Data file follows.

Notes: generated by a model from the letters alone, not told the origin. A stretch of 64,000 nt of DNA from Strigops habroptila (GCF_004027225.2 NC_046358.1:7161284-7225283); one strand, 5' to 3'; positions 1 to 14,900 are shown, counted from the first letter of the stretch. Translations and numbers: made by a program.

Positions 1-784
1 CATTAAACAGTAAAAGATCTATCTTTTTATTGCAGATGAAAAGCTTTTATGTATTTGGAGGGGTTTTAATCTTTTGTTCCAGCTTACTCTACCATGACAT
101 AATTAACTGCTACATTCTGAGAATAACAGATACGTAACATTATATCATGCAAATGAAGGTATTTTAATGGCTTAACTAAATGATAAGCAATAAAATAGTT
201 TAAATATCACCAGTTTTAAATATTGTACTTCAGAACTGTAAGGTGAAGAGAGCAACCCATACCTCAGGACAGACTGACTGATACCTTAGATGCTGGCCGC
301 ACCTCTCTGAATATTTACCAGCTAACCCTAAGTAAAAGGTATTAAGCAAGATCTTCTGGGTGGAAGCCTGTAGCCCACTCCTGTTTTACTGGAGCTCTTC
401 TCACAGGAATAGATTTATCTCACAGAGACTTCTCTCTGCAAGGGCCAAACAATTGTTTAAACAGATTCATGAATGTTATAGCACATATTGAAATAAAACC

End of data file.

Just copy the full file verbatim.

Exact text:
Notes: generated by a model from the letters alone, not told the origin. A stretch of 64,000 nt of DNA from Strigops habroptila (GCF_004027225.2 NC_046358.1:7161284-7225283); one strand, 5' to 3'; positions 1 to 14,900 are shown, counted from the first letter of the stretch. Translations and numbers: made by a program.

Positions 1-784
1 CATTAAACAGTAAAAGATCTATCTTTTTATTGCAGATGAAAAGCTTTTATGTATTTGGAGGGGTTTTAATCTTTTGTTCCAGCTTACTCTACCATGACAT
101 AATTAACTGCTACATTCTGAGAATAACAGATACGTAACATTATATCATGCAAATGAAGGTATTTTAATGGCTTAACTAAATGATAAGCAATAAAATAGTT
201 TAAATATCACCAGTTTTAAATATTGTACTTCAGAACTGTAAGGTGAAGAGAGCAACCCATACCTCAGGACAGACTGACTGATACCTTAGATGCTGGCCGC
301 ACCTCTCTGAATATTTACCAGCTAACCCTAAGTAAAAGGTATTAAGCAAGATCTTCTGGGTGGAAGCCTGTAGCCCACTCCTGTTTTACTGGAGCTCTTC
401 TCACAGGAATAGATTTATCTCACAGAGACTTCTCTCTGCAAGGGCCAAACAATTGTTTAAACAGATTCATGAATGTTATAGCACATATTGAAATAAAACC